order of a few seconds. The height of the trees is between 25 and 30 m, which
is also the height of the powder cloud. The cloud has decoupled from the
avalanche core which has stopped before reaching the forest. Moreover, the
only loading on the trees is the air-blast.

Using the measured mass values tabulated in Table 1, we set the total
branch and needle mass of a single tree to be *M*_{b} = 540 kg. The stem mass
per length is approximately 60 kg m^{−1} (wood density 480 kg m^{−3}). The total
force of the avalanche impact acts at the tree's centre-of-mass which is
located *a* = 16.5 m above ground. This allows us to define the natural
frequency in bending of the tree by Eq. (13), *ω*_{sb} = 1.48 rad s^{−1}
(0.24 Hz), see Table 2. This value is in very good agreement with the measurements (see
Jonsson et al., 2007). The modulus of elasticity was set to *E* = 10 GPa based
on experimental measurements (Haines et al., 1996). For the calculations, a tree
diameter somewhat smaller than the diameter at breast height (DBH) is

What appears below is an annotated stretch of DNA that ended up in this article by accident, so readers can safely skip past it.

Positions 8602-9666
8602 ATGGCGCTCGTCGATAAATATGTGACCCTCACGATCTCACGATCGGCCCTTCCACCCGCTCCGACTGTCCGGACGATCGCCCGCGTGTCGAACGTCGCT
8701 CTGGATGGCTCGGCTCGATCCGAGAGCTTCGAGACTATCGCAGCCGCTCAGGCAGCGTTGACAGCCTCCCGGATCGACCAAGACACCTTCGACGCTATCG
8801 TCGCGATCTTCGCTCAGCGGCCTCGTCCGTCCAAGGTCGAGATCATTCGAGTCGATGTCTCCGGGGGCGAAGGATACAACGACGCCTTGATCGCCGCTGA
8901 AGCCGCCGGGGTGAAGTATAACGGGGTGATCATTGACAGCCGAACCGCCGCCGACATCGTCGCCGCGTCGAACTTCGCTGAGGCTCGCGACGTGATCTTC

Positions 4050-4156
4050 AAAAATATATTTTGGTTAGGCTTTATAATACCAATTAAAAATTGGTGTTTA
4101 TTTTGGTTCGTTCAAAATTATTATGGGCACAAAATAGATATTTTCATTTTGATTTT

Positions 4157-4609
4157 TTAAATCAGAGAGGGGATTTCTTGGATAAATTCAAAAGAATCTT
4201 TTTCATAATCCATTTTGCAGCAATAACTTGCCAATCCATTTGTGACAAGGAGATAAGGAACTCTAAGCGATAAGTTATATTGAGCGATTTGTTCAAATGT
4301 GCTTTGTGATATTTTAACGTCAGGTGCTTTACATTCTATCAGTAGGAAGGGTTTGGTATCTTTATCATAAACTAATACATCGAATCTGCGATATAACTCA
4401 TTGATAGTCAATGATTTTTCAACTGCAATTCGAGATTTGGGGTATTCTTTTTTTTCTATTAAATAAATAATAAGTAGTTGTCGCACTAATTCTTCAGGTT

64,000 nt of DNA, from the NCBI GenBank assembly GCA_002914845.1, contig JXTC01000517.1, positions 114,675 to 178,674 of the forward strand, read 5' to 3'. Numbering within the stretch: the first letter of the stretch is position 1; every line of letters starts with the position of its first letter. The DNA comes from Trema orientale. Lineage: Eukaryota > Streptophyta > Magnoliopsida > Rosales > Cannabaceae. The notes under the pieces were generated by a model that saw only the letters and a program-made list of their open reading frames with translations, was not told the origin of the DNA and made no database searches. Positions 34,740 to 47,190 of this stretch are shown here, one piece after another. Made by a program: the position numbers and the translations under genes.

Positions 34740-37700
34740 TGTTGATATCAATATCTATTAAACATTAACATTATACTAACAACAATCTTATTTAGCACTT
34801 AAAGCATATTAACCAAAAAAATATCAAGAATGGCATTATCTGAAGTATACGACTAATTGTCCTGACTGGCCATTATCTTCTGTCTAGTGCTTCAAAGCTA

selected. In this case *d* = 0.2 m, which is 1∕2 of the DBH diameter (this
provides the best match to the experimental frequencies).

Consider first a duration sine impulse lasting 2.50 s ($\stackrel{\mathrm{\u203e}}{\mathit{\omega}}$ = *π*∕6).
In this case *β* = 0.699; that is, the maximum deformation occurs during
the time the load is acting. For this case, application of Eq. (23),
we find *D* = 1.76, a rather large magnification factor. For a shorter duration
impulse lasting 1.66 s, *β* = 1.27 and from Eq. (24), we find
*D* = 1.36. The primary conclusion to draw from this analysis is that the
natural frequency in bending of tall trees is close to the frequency of the
applied avalanche air-blast. Measurements of air-blast duration times
reported by Russian researchers are within this range, lasting only a few
seconds (see Grigoryan et al., 1982; Sukhanov and Kholobaeva, 1982; Sukhanov, 1982).

Measurements of root plate stiffness are rare; however, values for 10–14 m
high spruce reported in Neild and Wood (1998) vary between *k* = 80 kN m
(*H* = 10 m) and *k* = 1200 kN m (*H* = 14 m). These values suggest a large variation
in *k* depending on growth conditions. The application of these *k* stiffness
values for spruce trees predicts natural frequencies for root-plate